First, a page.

- America's $14 billion soybean trade with China is at risk after Beijing targets the commodity for a 25 percent tariff.
- Beef, cotton, corn and wheat are also among the U.S. products targeted for possible retaliatory duties.
- China buys roughly half of the U.S. soybean exports and is the second-largest buyer of American cotton.
- The latest trade spat with China follows President Trump's call for tariffs on more than 1,300 Chinese products.
Affected agricultural products also include U.S. corn, beef, cotton, tobacco, sorghum and orange juice. However, China's Ministry of Commerce is targeting not only U.S. agriculture but other items such as automobiles on its wide-ranging list of more than 100 American products.
The move by Beijing on Wednesday came a day after the Trump administration proposed duties on more than 1,300 imported products in China's machinery, electronics, aerospace and robotics sectors.
"It's frustrating because agriculture has long been just a pawn in these trade wars," said Mark Kenney, who grows soybeans in central Iowa. "I'm concerned about it because China is a huge market for us."
The U.S. exports about $14 billion worth of soybeans to China, according to the U.S. Department of Agriculture. China buys roughly half of the U.S. soybean exports, and roughly one in three rows of soybeans grown on the nation's farms goes to the world's second-largest economy, according to the American Soybean Association.
Overall, U.S. agricultural exports to China represent almost $20 billion annually for American farmers.
"They are hitting soybeans, wheat, corn and cotton — so all the agricultural products — and this is in addition to what they announced already on pork and sorghum," said Wendong Zhang, assistant professor of economics at Iowa State University. "So essentially if this becomes a reality two months later, this will be a disastrous situation for U.S. agriculture."
China's planned tariffs on U.S. agriculture come as the nation's heartland already is struggling after years of low crop prices. Some farmers are considering exiting the business. In February, the USDA predicted net farm income in 2018 would fall to lowest level in nominal terms since 2006.
The lion's share of the U.S. agribusiness trade to China involves soybeans, which are grown in many Midwestern farm states where President Donald Trump received strong support during the 2016 presidential election.
"The Chinese are very clever here," Keith Bliss, a trader for the brokerage firm Cuttone & Co., said on CNBC's "Closing Bell." "They knew that they were going to hit right to the heart of Trump's base of support in the Midwest."
"I'm sure the White House got dozens of calls from soybean farmers this morning when they saw that news cross the tape," he added. "And it's going to get both parties to the table. And that's precisely what the Chinese wanted to accomplish that."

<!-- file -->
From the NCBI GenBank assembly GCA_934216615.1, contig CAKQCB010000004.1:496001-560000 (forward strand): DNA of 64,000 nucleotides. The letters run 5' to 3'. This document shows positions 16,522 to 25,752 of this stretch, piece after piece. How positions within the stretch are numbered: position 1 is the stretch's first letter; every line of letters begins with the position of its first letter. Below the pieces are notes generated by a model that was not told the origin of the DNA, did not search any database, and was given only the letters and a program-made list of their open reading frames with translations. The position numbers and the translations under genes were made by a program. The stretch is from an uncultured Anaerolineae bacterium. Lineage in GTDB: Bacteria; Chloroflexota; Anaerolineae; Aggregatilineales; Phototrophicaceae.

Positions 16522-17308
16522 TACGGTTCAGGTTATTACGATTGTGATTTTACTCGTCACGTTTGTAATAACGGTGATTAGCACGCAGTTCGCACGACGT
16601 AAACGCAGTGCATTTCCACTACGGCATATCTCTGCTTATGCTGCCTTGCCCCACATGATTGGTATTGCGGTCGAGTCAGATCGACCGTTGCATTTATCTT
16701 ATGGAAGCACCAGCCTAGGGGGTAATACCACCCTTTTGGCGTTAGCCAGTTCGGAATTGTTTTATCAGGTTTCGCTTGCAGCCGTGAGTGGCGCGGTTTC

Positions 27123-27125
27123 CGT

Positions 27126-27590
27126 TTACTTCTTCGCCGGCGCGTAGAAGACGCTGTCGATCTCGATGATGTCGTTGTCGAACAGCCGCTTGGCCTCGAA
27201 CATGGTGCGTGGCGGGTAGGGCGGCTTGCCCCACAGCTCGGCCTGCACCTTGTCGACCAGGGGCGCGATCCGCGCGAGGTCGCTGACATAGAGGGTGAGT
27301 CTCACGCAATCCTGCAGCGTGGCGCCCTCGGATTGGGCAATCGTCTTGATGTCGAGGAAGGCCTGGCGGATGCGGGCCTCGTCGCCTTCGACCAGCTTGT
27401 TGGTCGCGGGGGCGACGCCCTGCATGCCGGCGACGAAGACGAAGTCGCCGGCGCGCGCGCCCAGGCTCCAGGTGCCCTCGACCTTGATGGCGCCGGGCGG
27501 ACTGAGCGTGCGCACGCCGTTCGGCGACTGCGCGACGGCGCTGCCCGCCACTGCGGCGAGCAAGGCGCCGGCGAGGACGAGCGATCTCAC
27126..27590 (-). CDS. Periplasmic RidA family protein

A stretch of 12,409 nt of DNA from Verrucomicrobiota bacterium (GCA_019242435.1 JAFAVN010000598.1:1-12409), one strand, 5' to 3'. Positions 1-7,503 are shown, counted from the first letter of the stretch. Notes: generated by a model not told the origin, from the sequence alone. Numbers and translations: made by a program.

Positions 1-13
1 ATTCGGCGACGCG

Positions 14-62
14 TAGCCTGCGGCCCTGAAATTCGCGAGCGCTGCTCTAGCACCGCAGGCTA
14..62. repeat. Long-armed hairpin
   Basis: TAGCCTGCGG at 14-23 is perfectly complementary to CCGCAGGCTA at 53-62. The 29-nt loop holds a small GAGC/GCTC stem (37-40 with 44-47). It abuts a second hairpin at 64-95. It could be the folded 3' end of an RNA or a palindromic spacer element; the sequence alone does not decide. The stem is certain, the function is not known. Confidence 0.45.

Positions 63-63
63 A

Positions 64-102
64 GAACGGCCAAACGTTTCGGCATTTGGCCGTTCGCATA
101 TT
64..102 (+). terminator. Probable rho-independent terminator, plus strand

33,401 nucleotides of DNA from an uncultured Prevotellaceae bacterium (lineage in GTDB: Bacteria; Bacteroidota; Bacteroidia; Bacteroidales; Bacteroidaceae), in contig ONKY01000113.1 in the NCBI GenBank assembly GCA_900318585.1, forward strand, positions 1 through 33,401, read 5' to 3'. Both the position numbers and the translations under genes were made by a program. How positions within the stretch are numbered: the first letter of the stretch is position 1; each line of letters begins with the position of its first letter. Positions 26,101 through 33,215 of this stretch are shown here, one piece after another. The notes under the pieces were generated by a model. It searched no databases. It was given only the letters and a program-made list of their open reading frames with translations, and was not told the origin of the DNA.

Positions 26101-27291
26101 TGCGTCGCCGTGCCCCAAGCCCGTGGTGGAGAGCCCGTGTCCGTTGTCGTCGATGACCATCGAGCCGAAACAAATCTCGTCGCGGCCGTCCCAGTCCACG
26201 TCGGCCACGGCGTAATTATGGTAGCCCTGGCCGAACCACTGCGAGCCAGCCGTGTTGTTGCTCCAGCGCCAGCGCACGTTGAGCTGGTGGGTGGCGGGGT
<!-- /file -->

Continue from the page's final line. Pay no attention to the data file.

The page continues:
To be clear, some farmers support Trump's strategy to hold China accountable on trade issues due to national security concerns but also worry about unintended consequences and the long-term impact it might have on access to China, a lucrative market with a growing middle class that is demanding more food.
At the same time, it creates a situation where global agriculture sellers such as the European Union and South America could take share away from the United States in key agricultural commodities sold to China.
"Our corn farmers have worked for decades to support fair and open trade practices because we understand that trade is a two-way street," said Texas farmer Wesley Spurlock, chairman of the National Corn Growers Association.
Experts point out that the White House has time to decide before the new round of tariffs on some 1,300 Chinese goods — or about $50 billion worth of products — goes into effect since there will be a 30-day comment period for business interests and other parties. Also, that will be followed by up to 180 days for the president to decide before taking the next step to formalize the duties against the Chinese.
In early March, Trump unveiled a 25 percent duty on steel imports and 10 percent charge on aluminum imports, essentially targeting suppliers such as China. That ultimately led to China's Finance Ministry on Sunday to unveil retaliatory tariffs on up to 128 kinds of U.S. goods, including pork and fruit.
One in 4 hogs in the U.S. is sold overseas, and the Chinese are the world's top consumers of pork. At about $1.1 billion, mainland China and Hong Kong together are the third-largest market for U.S. pork based on value. Last year, China was the second-largest volume market for the American pork industry after Mexico.